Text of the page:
Peter Ranscombe is careful not to get carried away with the excitement of trying Spain’s undisputed top wine and is relieved when the liquid matches its reputation.
YOU know a wine is special when it gets its own mention in your old course textbook.
The entry for Vega Sicilia in the Oxford Companion to Wine – Jancis Robinson and Julia Harding’s best-seller and the standard tome for the Wine & Spirit Education Trust’s level four diploma – runs to a whole four paragraphs, marking it out as among the world’s top wines.
The Oxford Companion to Wine – or the “OCW” to its friends – recounts the winery’s story from its foundation in 1864, through its growing reputation in the 20th century as the producer of Spain’s best red wine and on to its purchase in 1982 by its current owner, the Alvarez family, which cemented its status for quality and consistency.
Master of wine Greg Sherwood’s recent blog entry captures the excitement that surrounds the release of each vintage of Vega Sicilia’s wines.
What struck me most about the 2006 Unico (£367.95), Vega Sicilia’s flagship wine, was how approachable it was, with warm aromas of wood smoke, heavier cigar smoke and cedar on the nose, leading into well-integrated tannins and fresh acidity on the palate, along with bright redcurrant, blackcurrant and blackberry fruit and sweet vanilla.
Its big brother, the Reserva Especial (£441.95), had more grip to its tannins, along with thinner and tarter redcurrant and blackcurrant flavours. The family resemblance was all there on the nose, with black fruits, wood smoke and vanilla.
The third wine produced on Vega Sicilia’s estate in the Ribera del Duero region is Valbuena, which is aged in American oak. The 2013 Valbuena (£136.95) opens with a really complex nose, boasting cedar, cigar, wood smoke, vanilla and a whole array of dark fruit, before peaking with red fruit on the palate as redcurrant, cranberry and raspberry join the blackcurrant, blackberry and sweet vanilla.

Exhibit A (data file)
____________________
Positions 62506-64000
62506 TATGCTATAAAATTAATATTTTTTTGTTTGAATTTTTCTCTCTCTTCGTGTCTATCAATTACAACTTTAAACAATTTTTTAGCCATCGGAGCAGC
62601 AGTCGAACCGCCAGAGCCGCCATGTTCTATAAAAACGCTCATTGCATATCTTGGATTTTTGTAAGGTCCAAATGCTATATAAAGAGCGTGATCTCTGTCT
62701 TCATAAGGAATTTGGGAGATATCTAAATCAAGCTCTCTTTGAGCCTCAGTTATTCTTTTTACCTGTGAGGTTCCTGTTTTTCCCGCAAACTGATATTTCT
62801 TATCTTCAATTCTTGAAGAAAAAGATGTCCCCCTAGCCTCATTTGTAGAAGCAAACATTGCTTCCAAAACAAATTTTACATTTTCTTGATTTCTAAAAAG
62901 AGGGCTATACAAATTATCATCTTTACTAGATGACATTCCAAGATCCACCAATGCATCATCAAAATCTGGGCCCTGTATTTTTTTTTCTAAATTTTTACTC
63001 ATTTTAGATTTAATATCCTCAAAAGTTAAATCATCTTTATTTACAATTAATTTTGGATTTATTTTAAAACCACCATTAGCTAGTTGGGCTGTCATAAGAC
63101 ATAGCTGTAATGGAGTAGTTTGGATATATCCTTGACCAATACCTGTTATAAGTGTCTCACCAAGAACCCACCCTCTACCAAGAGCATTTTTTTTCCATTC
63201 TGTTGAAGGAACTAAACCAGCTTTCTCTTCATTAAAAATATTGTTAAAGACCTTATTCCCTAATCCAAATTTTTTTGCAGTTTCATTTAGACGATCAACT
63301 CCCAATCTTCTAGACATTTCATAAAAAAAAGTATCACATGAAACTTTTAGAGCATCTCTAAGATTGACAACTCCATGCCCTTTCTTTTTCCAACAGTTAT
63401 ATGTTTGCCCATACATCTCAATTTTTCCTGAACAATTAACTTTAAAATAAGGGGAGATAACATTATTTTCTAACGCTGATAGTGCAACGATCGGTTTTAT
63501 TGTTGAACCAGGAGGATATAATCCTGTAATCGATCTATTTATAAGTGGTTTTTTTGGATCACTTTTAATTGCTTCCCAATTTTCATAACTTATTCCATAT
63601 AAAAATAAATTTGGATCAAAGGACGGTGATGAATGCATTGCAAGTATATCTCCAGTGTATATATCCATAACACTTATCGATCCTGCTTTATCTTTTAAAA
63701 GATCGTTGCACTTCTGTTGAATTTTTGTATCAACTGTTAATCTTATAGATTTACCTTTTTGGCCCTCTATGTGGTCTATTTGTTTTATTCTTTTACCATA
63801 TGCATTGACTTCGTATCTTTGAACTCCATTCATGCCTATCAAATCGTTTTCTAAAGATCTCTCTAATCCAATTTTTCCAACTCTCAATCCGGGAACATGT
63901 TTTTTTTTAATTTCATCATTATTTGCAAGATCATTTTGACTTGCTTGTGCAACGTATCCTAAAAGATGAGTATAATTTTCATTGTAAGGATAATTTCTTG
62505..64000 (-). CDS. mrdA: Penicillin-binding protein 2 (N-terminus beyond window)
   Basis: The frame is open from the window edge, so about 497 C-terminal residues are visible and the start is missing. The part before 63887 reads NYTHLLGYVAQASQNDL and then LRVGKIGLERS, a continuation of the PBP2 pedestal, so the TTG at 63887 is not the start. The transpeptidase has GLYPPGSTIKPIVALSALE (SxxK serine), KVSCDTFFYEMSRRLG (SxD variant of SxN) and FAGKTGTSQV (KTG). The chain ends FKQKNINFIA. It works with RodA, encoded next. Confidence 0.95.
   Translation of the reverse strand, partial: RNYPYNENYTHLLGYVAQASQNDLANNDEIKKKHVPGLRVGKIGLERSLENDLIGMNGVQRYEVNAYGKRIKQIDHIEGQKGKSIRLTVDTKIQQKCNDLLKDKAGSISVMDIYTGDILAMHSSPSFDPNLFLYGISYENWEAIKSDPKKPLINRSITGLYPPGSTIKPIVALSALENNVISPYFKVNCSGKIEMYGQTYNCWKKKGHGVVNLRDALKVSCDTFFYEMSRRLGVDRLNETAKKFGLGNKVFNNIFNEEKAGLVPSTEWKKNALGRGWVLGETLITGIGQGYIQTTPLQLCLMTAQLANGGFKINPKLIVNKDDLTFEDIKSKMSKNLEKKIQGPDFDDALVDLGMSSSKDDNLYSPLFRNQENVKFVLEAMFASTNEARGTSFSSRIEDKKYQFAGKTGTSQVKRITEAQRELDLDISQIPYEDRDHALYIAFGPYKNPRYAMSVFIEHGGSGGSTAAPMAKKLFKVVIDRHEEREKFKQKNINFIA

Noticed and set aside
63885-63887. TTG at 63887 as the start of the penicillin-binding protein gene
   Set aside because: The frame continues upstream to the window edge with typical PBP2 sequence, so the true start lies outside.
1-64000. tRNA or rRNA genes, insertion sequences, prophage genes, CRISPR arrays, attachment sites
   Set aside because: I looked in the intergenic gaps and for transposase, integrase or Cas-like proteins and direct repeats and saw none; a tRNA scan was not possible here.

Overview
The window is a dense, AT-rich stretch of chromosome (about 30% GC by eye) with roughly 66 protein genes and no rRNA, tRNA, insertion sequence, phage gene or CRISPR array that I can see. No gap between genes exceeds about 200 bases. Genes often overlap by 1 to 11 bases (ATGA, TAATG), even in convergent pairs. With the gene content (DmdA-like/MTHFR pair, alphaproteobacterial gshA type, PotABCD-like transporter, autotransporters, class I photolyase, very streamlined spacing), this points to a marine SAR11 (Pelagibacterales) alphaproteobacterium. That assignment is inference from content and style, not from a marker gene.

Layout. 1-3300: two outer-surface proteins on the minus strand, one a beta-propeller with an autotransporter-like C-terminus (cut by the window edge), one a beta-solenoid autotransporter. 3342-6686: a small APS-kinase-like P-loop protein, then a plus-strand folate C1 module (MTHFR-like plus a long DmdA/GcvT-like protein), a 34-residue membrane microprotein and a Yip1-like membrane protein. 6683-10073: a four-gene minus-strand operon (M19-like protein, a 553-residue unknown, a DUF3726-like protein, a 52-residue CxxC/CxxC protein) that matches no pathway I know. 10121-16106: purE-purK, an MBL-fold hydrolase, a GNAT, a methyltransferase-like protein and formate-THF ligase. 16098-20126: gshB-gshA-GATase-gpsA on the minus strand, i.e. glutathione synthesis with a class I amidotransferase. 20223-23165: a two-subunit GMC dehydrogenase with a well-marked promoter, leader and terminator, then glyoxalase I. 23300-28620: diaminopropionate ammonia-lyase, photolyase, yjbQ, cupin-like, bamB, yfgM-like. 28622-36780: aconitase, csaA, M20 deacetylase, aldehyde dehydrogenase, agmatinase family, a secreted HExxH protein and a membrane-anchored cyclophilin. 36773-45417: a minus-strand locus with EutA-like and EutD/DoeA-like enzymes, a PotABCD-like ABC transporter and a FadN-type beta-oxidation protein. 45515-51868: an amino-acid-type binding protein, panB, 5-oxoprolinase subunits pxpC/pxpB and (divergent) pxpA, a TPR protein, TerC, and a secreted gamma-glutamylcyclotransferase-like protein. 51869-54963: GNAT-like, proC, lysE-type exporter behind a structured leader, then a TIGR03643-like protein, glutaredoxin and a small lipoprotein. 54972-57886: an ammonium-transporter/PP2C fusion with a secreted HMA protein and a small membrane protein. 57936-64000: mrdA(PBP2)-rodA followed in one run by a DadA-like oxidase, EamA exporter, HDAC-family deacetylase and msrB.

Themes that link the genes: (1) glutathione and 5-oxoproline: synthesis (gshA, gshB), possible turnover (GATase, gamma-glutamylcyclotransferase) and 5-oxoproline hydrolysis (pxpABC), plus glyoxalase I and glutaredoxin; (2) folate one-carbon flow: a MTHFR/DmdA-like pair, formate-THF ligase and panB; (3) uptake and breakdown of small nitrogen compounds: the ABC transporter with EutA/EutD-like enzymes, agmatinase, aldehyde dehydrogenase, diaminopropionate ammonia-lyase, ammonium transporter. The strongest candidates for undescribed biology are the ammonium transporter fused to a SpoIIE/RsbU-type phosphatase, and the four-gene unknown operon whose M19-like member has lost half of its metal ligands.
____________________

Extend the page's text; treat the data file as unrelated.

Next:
Berry Bros is also re-releasing three of its older vintages of Valbuena; the 2009 displayed aromas of smoky bacon crisps, black fruit and wood smoke, while the 2008 offered heavier smoke on the nose and more dark fruit and the 2007 had more grip to its tannins.
What delighted me most about all three vintages was the continuing freshness of their acidity and the lively red fruit flavours coming through on the palate.
While Vega Sicilia uses a combination of Bordeaux and local varieties in its estate wines, its 2014 Alion (£78.95) from the nearby Liceo winery uses solely tempranillo. It’s a much lighter and more modern style, with more redcurrant, raspberry and strawberry flavours alongside the vanilla.
As well as its properties in Ribera del Duero, Vega Sicilia has invested in the Toro region, where it makes the 2013 Pintia (£52.95), which has a deliciously-dark chocolatey nose to accompany the smoke and black fruit. The palate is full of much fresher fruit, with blackcurrant and redcurrant, alongside lusher blackberry and vanilla.
Rioja is also in the company’s inventory and the 2014 Macan Clasico (£42.95) is a suitably complex addition to the range. Lots of heavy smoke and smoky bacon crisps on the nose but then a much fresher palate consisting of cranberry and raspberry beside the blackberry and blackcurrant, with a silky mouthfeel and a twist of acidity.
Tasting famous wines is always a challenge; the rule of thumb is to leave preconceptions at the door and judge the bottle on its contents, not its label. Fortunately, the latest releases from Vega Sicilia lived up to the hype – after all, wines tend to be famous for a good reason.